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What better way to welcome spring than by dousing yourself and your friends with vibrant colored powder? That is the essence of the popular Indian festival of Holi. Observed annually on the last full moon day of the Hindu lunar month, Phalguna, this year, the fun event will be celebrated on March 21, 2019.
As with all festivals, there are numerous folktales associated with Holi's origin. The most popular one attributes the celebration to Hiranyakashipu, the king of demons, and his only son Prahlada. According to the ancient legend, the ruler was unhappy with the prince's devotion to Lord Vishnu, the Indian deity charged with protecting humanity and restoring order to the world. When all efforts to destroy his son's belief failed, Hiranyakashipu turned to his sister, Holika, for help. The demon goddess, blessed with a shawl to resist heat, summoned Prahlada to sit on her lap on a pyre. To everyone's surprise, as the flames grew, Holika's protective wrap magically flew over to Prahlada, saving the young boy, while the demon goddess burnt to ashes. The locals marked the day with a celebration similar to the modern-day Holi, and a fun tradition was born. To this day, many Hindus light a giant bonfire on the night before Holi to cleanse the air of evil spirits.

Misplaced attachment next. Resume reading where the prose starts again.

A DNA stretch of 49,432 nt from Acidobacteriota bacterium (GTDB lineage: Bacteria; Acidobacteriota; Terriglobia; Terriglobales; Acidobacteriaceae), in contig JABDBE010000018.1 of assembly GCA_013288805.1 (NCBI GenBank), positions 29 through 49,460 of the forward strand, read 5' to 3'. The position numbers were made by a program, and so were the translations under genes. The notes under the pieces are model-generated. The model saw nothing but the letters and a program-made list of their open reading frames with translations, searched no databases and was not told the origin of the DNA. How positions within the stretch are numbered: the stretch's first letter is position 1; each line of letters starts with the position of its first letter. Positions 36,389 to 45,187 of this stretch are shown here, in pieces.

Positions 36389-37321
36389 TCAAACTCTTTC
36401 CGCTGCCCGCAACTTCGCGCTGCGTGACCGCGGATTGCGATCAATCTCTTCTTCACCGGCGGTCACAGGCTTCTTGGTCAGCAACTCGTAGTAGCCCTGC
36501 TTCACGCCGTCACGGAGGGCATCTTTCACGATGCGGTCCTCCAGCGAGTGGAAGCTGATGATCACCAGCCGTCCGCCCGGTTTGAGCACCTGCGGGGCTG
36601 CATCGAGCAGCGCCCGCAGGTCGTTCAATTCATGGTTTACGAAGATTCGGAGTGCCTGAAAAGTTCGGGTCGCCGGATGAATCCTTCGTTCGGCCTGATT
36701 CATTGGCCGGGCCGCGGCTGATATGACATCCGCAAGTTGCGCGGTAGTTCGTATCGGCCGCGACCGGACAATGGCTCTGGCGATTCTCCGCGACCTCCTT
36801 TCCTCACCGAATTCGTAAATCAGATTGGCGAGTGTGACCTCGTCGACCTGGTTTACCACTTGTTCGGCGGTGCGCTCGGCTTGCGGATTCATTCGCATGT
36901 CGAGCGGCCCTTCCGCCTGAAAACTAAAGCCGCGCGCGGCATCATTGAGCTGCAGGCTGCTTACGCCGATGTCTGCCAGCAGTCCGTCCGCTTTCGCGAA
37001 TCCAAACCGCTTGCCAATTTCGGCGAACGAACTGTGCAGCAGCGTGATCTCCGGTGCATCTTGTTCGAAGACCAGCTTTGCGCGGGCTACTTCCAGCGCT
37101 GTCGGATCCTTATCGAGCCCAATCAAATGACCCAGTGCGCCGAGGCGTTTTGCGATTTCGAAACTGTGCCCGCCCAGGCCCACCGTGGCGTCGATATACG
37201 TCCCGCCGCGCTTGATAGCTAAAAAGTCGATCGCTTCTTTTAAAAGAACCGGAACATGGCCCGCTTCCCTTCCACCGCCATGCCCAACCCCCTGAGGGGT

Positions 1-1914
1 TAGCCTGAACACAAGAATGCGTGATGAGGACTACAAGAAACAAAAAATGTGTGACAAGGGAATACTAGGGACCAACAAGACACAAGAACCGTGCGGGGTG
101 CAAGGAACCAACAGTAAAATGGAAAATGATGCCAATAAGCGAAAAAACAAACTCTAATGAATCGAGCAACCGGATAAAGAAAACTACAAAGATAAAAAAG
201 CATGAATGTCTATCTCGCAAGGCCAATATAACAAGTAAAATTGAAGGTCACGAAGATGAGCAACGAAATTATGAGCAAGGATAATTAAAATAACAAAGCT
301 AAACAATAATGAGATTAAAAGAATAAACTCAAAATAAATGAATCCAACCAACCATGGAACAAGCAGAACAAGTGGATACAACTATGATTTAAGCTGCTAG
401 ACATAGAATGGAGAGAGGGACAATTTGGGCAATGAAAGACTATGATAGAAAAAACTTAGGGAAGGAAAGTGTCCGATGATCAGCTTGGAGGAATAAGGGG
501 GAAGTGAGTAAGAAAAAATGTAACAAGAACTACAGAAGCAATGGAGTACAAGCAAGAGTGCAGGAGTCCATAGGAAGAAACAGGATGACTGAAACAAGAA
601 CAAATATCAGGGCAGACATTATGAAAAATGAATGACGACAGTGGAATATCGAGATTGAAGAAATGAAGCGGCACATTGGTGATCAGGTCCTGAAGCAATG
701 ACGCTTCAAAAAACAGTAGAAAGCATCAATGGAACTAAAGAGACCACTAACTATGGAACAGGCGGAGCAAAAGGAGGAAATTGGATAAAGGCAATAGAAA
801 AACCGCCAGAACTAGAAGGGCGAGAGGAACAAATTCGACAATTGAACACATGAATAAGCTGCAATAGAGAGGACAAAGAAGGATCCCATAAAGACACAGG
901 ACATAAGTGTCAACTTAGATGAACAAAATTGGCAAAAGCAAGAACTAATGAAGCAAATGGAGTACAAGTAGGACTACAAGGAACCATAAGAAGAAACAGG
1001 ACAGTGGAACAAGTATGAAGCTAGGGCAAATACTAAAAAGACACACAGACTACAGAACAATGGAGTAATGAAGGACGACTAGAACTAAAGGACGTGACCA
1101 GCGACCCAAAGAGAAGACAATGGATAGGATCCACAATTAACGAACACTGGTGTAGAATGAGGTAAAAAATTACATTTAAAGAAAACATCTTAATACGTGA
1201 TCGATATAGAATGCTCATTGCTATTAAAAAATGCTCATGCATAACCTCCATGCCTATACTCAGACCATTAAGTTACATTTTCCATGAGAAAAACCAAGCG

In the north Indian state of Uttar Pradesh, Holi commemorates the immortal love between the fun-loving Indian god Krishna and his beloved Radhika, or Radha. Since the epic love story cannot be honored in a single day, the residents of Mathura, Krishna's birthplace, celebrate the festival for almost a month, with different events on each day. The highlight is Lathmar (stick) Holi, which is observed several days before "Rangwali (color) Holi."
The biggest Lathmar Holi celebration is held in the village of Barsana, the birthplace of Radha. On this day, the village women stage a mock battle with the men from the neighboring village of Nandgaon (where Krishna resided till the age of ten) to prevent them from placing a flag atop Radha's temple. The women pretend to hit the men with bamboo sticks, while the men fight back with the only weapon available to them — colored powder! Regardless of who wins, the following day the women of Barsana return the favor by heading to Nandgaon, this time armed with just colored powder to celebrate Holi.
For those that live in other parts of India, the real fun begins early on the day of Holi. People, young and old, take to the streets, greeting friends and strangers alike with a joyful "Happy Holi" before deluging them with colored powder, water balloons, and even buckets of colored water. At about midday, the crowds start to disperse. Most revelers head to nearby rivers and oceans for a quick rinse before returning home to reminisce about the fun day, enjoy a special feast, and take a well-deserved siesta.
Resources: wikipedia.org,goindia.about.com, timesofindia.com